ASME-Landmark:Split-Hopkinson Pressure Bar Apparatus


The Southwest Research Institute (SwRI) Split-Hopkinson Pressure Bar apparatus is a mechanical test instrument used to characterize the dynamic response of materials at high strain rates (typical of impacts and explosions).

The apparatus, based on devices invented by Bertram Hopkinson and Herbert Kolsky, was developed at SwRI in 1962 by Dr. Ulric Lindholm. Conventional mechanical test systems had been available for years to obtain strength data under long term conditions (hours to days) or static conditions (minutes) using screw or hydraulic loading systems. The maximum deformation or strain rate of these machines is about 0.1 per second (0.1 s-1). Pendulum impact machines can produce strain rates of up to about 100 s-1, yielding only energy absorbed to fracture, but not a complete stress-strain curve. During World War II, strength properties associated with shock waves were developed using light-gas gun or explosively driven flyer-plate impact experiments, producing high hydrostatic pressures and strain rates in excess of 104 s-1. The SwRI Split-Hopkinson Pressure Bar was designed to fill the strain rate range from 102 s-1 to 5.0 x 103 s-1, the time duration of many explosive, ballistic impact, crashes and other accident scenarios of interest for both military and civilian applications.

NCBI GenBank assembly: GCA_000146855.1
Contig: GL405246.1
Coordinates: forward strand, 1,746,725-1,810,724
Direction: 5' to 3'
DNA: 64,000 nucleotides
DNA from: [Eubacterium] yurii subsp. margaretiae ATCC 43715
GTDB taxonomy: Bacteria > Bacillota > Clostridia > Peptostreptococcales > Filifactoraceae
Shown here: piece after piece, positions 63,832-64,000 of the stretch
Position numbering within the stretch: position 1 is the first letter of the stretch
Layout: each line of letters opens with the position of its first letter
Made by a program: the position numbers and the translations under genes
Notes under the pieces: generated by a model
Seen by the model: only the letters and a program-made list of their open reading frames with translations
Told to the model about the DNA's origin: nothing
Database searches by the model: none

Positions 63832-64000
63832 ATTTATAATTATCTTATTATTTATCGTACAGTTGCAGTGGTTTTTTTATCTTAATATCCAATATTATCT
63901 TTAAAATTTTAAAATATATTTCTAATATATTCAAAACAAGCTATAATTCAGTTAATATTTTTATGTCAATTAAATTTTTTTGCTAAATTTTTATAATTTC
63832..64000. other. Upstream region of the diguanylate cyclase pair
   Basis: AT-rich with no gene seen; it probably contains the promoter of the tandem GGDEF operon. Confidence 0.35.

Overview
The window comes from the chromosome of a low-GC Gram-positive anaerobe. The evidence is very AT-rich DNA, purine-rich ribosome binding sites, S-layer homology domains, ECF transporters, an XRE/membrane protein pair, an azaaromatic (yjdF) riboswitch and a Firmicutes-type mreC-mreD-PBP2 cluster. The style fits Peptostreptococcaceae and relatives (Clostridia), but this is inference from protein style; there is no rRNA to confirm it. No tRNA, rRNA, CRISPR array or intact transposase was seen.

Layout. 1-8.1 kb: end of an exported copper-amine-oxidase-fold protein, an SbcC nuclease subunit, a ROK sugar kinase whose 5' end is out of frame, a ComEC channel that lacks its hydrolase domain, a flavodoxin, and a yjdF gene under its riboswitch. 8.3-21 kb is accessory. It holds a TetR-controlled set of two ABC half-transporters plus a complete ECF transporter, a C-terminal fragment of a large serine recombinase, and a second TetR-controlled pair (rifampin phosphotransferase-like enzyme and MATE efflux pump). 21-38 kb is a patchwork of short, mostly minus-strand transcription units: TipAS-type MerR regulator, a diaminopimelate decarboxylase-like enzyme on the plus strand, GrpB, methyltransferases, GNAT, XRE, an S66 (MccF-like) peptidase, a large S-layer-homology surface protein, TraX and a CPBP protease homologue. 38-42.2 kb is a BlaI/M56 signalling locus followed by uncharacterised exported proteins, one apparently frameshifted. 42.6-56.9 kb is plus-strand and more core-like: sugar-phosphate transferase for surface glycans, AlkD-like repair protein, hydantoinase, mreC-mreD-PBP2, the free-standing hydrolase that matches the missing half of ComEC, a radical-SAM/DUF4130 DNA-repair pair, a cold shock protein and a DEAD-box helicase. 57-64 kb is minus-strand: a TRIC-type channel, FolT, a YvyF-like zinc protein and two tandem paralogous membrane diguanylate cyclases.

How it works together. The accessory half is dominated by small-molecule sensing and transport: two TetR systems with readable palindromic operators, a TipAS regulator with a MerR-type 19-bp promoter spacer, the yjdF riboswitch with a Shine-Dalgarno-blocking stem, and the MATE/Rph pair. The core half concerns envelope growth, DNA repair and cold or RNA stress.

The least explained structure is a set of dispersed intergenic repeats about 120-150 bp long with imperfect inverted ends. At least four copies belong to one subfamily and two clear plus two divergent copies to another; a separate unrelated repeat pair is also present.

Notable applications include determining the dynamic strength of steel in North Sea offshore platforms subjected to impact, defining the compressive strength of ceramics used in advanced armors, evaluating pipeline and nuclear pressure vessel steels, and evaluating the strength of materials on the pressurized hulls of the U.S. Space Station under impact from meteorites or other orbital debris impact.

Today, the SwRI Split-Hopkinson Pressure Bar remains the standard test for high strain rate materials characterization. See ASME website for more information